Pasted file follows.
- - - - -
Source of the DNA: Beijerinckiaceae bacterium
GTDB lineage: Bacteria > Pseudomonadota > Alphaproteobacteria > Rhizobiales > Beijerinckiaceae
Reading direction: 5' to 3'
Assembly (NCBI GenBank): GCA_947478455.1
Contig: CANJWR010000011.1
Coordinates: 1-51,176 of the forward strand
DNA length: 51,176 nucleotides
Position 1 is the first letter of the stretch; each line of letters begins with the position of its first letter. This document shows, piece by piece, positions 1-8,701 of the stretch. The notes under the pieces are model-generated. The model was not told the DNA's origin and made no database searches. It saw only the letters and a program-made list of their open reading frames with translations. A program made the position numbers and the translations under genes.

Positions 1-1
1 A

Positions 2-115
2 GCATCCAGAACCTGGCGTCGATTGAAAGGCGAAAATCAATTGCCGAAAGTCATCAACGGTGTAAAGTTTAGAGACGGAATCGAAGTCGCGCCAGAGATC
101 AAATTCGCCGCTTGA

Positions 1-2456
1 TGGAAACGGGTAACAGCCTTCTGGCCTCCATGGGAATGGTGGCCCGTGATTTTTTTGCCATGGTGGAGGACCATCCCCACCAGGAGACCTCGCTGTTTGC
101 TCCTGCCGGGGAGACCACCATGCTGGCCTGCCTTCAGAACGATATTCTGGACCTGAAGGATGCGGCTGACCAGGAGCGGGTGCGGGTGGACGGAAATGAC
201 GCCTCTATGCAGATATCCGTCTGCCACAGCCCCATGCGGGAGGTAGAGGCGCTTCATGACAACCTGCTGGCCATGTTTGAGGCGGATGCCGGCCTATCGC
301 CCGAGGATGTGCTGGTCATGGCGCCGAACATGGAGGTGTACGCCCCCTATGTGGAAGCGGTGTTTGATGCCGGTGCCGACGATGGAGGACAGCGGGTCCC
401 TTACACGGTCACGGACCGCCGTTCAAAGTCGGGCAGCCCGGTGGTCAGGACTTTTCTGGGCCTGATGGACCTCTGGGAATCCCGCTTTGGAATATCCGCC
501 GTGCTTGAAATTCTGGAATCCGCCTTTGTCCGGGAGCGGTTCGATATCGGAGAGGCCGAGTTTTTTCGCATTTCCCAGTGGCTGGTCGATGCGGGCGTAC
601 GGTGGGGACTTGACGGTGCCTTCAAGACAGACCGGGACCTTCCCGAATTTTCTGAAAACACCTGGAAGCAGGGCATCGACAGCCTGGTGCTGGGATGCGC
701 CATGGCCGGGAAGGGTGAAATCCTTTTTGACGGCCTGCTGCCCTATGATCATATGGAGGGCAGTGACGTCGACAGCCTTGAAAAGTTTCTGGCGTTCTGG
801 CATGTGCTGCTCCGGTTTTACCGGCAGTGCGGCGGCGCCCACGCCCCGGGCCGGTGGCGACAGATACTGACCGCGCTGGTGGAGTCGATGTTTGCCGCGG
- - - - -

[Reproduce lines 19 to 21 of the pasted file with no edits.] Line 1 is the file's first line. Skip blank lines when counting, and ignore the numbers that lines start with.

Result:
401 TTACACGGTCACGGACCGCCGTTCAAAGTCGGGCAGCCCGGTGGTCAGGACTTTTCTGGGCCTGATGGACCTCTGGGAATCCCGCTTTGGAATATCCGCC
501 GTGCTTGAAATTCTGGAATCCGCCTTTGTCCGGGAGCGGTTCGATATCGGAGAGGCCGAGTTTTTTCGCATTTCCCAGTGGCTGGTCGATGCGGGCGTAC
601 GGTGGGGACTTGACGGTGCCTTCAAGACAGACCGGGACCTTCCCGAATTTTCTGAAAACACCTGGAAGCAGGGCATCGACAGCCTGGTGCTGGGATGCGC